Water Damage Restoration
The goal of the water damage restoration process is to transform an abnormally wet, potentially damaged structure into an environment of equal or better appearance and cleanliness than before the intrusion occurred, and to do so in the most economical and efficient means possible.
Water affects materials indirectly. Excessive moisture leads to elevated humidity. Many building materials will absorb excess water vapor and suffer damage, especially when the air in the structure is allowed to remain above 60% relative humidity.
The first step to drying a structure is extraction, which may include removal of wet materials, and then evaporation. The extraction phase removes most of the liquid water and then evaporation removes the remaining liquid water and “draws” the moisture out of wet materials (drywall, plywood, framing lumber, etc.).
The water removal process is optimized by first doing a good extraction to remove as much of the liquid water as possible and then using Psychrometry to set up a drying system that maximizes drying efficiency. Psychometric measurements determine the humidity and vapor pressure. From this, we can then determine what water removal equipment should be employed to maximize the drying process.
In performing sewage cleanup work, the greatest risk is that of ingestion, which a full face respirator helps prevent. Attempts to salvage sewage contaminated semi-porous and highly porous materials such as wall to wall carpet can create a health risk.
The S500 specifically states that carpet and cushions contaminated with Category 3 water should be removed and disposed of properly. Unless local regulations specify otherwise, recovered sewage and rinse water should be discharged into the sanitary sewer system or municipal waste water treatment facility.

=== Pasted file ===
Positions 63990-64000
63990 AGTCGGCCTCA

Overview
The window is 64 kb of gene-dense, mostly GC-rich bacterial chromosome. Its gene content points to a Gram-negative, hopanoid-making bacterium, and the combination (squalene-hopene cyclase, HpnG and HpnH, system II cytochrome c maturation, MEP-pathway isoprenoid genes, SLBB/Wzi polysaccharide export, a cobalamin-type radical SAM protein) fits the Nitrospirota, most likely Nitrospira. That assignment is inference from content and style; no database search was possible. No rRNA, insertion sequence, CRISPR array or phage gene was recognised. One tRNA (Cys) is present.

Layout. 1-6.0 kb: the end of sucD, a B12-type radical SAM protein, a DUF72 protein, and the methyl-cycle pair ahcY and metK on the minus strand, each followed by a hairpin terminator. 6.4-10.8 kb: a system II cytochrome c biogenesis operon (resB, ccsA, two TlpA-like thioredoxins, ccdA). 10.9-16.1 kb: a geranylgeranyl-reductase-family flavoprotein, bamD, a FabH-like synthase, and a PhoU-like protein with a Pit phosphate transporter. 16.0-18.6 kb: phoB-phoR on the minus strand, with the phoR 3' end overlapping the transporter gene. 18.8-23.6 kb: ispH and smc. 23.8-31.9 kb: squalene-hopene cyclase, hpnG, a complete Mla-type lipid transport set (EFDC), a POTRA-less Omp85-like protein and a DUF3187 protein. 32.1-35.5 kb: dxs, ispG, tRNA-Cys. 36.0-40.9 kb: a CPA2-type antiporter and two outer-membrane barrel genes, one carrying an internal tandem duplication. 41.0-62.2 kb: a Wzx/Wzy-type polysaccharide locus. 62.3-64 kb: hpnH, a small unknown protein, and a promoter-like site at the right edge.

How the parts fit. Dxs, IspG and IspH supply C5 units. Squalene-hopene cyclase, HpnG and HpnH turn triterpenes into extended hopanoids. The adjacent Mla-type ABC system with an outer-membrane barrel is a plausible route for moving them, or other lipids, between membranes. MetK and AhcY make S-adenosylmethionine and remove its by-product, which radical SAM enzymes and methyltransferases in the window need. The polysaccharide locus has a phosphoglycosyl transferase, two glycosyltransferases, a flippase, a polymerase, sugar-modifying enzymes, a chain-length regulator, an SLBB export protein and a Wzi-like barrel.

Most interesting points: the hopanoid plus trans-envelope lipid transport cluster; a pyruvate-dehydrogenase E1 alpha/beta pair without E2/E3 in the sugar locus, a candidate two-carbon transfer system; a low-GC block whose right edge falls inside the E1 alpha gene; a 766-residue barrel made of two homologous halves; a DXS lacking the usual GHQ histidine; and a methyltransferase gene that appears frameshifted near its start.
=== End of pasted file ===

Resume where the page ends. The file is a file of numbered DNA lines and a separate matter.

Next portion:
Floods are generally caused by prolonged heavy rainfall. Flooding occurs when ponds, lakes, riverbeds, soil, and vegetation cannot absorb all of the water.
Rising water overflows the natural boundaries of bodies of water, and flows across the ground as surface runoff picking up all kinds of contamination.
The water can be contaminated with soil bacteria, decaying insects, animal droppings, oils and fluids from roadways, and fertilizers and pesticides from fields or gardens.
Winter weather can cause extreme damage to a home when inspections and preparation for the cold weather are neglected. Extreme cold, heavy snow, ice, and freezing rain can pose a serious threat to a property. It’s important to prepare your home in advance for potential frozen pipes.
Heavy snow and low temperatures can cause pipes to freeze and roofs to leak. Improper maintenance and inspection of the roof, pipes, and areas of the home that are less insulated can leave you with some unexpected headaches to deal with this winter season.